- Alabama A&M University, in collaboration with four other 1890 land grant universities (Southern University, Alcorn State University, Fort Valley State University, and Tennessee State University) and many other local organizations, will provide delivery of technical assistance to underserved farm populations in chronically and economically depressed communities of Alabama, Tennessee, and Mississippi to ensure the success of existing farmers and ranchers and to rapidly increase the numbers of small farm operators in the targeted communities.
The tentative selectees include national, regional, and local projects that cover 40 states and territories including Washington D.C., Puerto Rico, and the U.S. Virgin Islands. USDA will work with the selected applicants to finalize the scope and funding levels in the coming months.
A full list of the selected projects is available on the Increasing Land Access Program website.
These projects will likely result in the purchase of land, construction of farm infrastructure and other activities that could have potential impacts on environmental resources. USDA has developed a Programmatic Environmental Assessment for the Increasing Land Access Program to evaluate the program’s overarching environmental impacts as they relate to the National Environmental Policy Act.
The environmental assessment is available online for public review. USDA is requesting comments on the program’s potential impact on the environment. The feedback will be incorporated into the final assessment, as appropriate, prior to a decision.
USDA will consider comments received by Friday, July 14, 2023, at 5 p.m. EDT. Comments received after that date will be considered to the extent possible.
Comments may be submitted:
- Electronically at: Land.Access@usda.gov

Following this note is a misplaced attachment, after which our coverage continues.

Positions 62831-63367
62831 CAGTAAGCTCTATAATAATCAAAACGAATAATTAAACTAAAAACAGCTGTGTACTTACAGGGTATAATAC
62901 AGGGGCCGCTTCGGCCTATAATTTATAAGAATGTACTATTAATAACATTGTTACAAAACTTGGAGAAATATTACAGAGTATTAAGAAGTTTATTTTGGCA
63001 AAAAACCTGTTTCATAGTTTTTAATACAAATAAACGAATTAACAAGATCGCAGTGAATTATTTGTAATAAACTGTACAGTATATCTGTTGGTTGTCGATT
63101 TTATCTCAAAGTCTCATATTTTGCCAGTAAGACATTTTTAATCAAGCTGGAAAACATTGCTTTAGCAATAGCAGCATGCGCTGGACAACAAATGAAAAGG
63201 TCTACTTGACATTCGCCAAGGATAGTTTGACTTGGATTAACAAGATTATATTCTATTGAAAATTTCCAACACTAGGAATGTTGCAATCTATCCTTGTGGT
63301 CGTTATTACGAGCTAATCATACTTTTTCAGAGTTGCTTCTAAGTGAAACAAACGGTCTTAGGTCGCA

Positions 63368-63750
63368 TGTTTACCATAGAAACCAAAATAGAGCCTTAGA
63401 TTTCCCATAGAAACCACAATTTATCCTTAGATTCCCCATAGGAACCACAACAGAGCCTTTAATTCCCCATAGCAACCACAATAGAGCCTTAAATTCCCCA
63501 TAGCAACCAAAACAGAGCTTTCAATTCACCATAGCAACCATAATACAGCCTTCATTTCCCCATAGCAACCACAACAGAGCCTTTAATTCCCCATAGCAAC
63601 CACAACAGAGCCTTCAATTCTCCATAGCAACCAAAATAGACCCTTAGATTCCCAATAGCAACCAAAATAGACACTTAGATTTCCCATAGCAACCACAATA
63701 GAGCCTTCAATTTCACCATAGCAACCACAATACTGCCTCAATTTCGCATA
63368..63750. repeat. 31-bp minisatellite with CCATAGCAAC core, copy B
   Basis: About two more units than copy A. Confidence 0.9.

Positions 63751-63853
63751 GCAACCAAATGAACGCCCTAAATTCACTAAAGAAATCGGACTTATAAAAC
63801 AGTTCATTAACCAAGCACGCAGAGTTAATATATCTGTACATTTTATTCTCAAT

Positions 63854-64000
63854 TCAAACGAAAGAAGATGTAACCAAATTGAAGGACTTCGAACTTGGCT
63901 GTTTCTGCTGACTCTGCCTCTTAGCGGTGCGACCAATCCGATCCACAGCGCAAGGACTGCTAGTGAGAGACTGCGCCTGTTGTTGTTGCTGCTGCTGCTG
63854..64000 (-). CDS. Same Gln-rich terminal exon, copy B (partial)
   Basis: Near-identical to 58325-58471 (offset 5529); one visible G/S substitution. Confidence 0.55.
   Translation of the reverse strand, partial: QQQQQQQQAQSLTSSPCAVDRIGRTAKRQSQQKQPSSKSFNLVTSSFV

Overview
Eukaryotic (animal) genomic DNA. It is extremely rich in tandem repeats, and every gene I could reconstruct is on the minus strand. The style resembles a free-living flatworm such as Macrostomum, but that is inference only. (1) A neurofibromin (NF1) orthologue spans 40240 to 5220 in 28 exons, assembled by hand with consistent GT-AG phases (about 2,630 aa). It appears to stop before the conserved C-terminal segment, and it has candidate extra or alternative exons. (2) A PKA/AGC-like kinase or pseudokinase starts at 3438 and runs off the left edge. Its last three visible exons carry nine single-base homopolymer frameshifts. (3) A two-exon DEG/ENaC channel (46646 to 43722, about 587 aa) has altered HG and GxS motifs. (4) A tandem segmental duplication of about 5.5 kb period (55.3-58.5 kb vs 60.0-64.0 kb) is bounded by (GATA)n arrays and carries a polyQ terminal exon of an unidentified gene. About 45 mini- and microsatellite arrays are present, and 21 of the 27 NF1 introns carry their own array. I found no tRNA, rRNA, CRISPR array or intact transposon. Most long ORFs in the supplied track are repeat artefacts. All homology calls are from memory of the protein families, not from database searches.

- By mail at: Attn: Michael Mannigan, Grants Management Specialist, U.S. Department of Agriculture, Farm Service Agency, Outreach Office, 1400 Independence Ave., S.W., Washington, DC, 20250-0506
For more information, contact Michael Mannigan at Land.Access@usda.gov. Persons with disabilities who require alternative means for communication should contact the USDA Target Center at (202) 720-2600 (voice).
The Increasing Land Access Program was originally announced in August 2022 as part of a broader investment to help ensure underserved producers have the resources, tools, programs and technical support they need to succeed and is being funded by the Inflation Reduction Act.
The Increasing Land Access Program is part of USDA’s commitment to equity across the Department and steps it has taken under Secretary Vilsack’s direction to improve equity and access, eliminate barriers to its programs for underserved individuals and communities, and build a workforce more representative of America. Earlier in the year, the USDA Equity Commission, which is comprised of independent members from diverse backgrounds, released its interim recommendations to remove barriers to inclusion and access at USDA. The program is also an important component of the Department’s and President Biden’s vision to Advance Racial Equity and Support for Underserved Communities Through the Federal Government.
USDA touches the lives of all Americans each day in so many positive ways. In the Biden-Harris administration, USDA is transforming America’s food system with a greater focus on more resilient local and regional food production, fairer markets for all producers, ensuring access to safe, healthy and nutritious food in all communities, building new markets and streams of income for farmers and producers using climate smart food and forestry practices, making historic investments in infrastructure and clean energy capabilities in rural America, and committing to equity across the Department by removing systemic barriers and building a workforce more representative of America. To learn more, visit www.usda.gov.